“Scheduling time to be outdoors and exercise is going to have to become a priority for families, combined with healthy food choices, if we’re going to start seeing a decrease in this dangerous trend,” Gavin says.
Gavin suggests letting your children play outdoors for 45 minutes before they do their homework. Encourage organized sports or pick-up games, and make sure they play during recess. Let them help with yard work, such as raking leaves.
For safety, Gavin suggests that parents accompany children on bike rides and walks, or share the responsibility with the parents of neighboring children.
“If the parent is involved with leading this effort, it is more of a, ‘Do as I do,’ not a, ‘Do as I say,’ and the family will become more physically active. Mom and-or dad should suggest that the family all go for a quick hike after work and school, or go for a longer one during the weekend. Make it a family plan.”
Teenagers tend to be less active. If they are not into organized sports, parents need to suggest intramural programs or alternative sports like skateboarding, in-line skating, or mountain biking.
“Parents are going to have to take the lead on this effort by making going outdoors part of the family’s schedule after school and after work as much as they can,” Gavin says.
Goodbye, Old Friend
The death of a pet brings the same feelings of grief and despair as the death of a family member, especially among children, so it’s important to prepare.
Sudden death of a pet due to an accident is a shock, but more often, families must deal with a seriously ill or aging pet, which often makes euthanasia the inevitable choice for relieving the pet’s suffering.
“There is a tremendously strong bond between pets and their owners,” says Dr. James Foor, a veterinarian at Governors Avenue Animal Hospital in Dover. “But in the end, the most important thing for a pet who is seriously ill with cancer or who is extremely old with a host of health problems is to relieve that animal’s pain and suffering, and cherish their memory.”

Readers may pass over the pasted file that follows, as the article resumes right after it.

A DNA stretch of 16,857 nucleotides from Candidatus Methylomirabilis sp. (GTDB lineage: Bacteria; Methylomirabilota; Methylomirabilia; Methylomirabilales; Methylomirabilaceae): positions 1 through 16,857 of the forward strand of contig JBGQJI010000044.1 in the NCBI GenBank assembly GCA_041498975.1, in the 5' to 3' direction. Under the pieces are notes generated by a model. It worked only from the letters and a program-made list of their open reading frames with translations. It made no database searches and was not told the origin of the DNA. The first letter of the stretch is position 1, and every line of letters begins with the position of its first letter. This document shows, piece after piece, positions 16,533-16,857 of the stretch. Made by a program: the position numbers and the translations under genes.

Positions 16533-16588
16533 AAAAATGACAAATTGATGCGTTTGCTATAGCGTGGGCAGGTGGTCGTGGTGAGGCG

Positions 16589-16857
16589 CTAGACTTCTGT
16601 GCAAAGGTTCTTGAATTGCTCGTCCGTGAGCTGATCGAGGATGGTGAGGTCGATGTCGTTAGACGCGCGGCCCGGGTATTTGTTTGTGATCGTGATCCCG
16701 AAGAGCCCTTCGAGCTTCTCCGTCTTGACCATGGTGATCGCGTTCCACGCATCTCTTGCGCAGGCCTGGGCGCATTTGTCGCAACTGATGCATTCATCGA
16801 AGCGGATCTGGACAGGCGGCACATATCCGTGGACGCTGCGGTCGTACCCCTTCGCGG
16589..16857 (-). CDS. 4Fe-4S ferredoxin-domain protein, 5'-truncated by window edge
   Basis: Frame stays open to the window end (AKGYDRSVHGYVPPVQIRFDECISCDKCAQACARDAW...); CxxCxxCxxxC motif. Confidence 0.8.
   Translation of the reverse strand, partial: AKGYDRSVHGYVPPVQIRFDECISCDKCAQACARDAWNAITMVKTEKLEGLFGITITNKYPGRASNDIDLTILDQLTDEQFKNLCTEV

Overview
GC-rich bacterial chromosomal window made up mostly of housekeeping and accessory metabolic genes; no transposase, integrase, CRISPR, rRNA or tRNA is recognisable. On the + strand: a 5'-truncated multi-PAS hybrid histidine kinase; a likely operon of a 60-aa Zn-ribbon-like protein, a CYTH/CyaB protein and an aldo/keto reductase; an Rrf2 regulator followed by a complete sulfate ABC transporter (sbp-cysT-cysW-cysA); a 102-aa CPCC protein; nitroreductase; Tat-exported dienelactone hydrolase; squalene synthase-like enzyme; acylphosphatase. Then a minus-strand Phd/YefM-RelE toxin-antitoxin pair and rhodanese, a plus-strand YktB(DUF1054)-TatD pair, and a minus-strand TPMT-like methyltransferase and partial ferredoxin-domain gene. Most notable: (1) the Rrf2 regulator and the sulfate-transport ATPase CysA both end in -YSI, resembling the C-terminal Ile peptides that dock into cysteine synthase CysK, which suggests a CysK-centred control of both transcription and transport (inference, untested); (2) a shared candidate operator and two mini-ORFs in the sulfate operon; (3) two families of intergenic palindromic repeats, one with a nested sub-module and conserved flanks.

Thoroughly discussing and weighing treatment or euthanasia options with a trusted veterinarian helps a family feel a part of the dying process and gives them a sense of peace with their decisions, Foor says.
In addition to preparing for a pet’s death, if a person can prepare for it, Foor recommends the following steps to help cope:
• If humane euthanasia is your decision, make peace with your choice.
• Organize and prepare a burial of the animal’s remains or its ashes to gain a sense of closure.
• Give your family enough time to grieve, especially if the death is sudden due to an accident or other unforeseen cause. Acknowledging and dealing with grief is important to healing.
• Don’t rush into getting another animal. This is especially true of retired couples who want to travel frequently or elderly couples who may have health issues.
Take time to determine what kind of pet you want. When you are ready, make a visit to the local SPCA, or visit a new litter of puppies or kittens. Chances are that, when you’re ready, that special four-legged creature will be waiting just for you.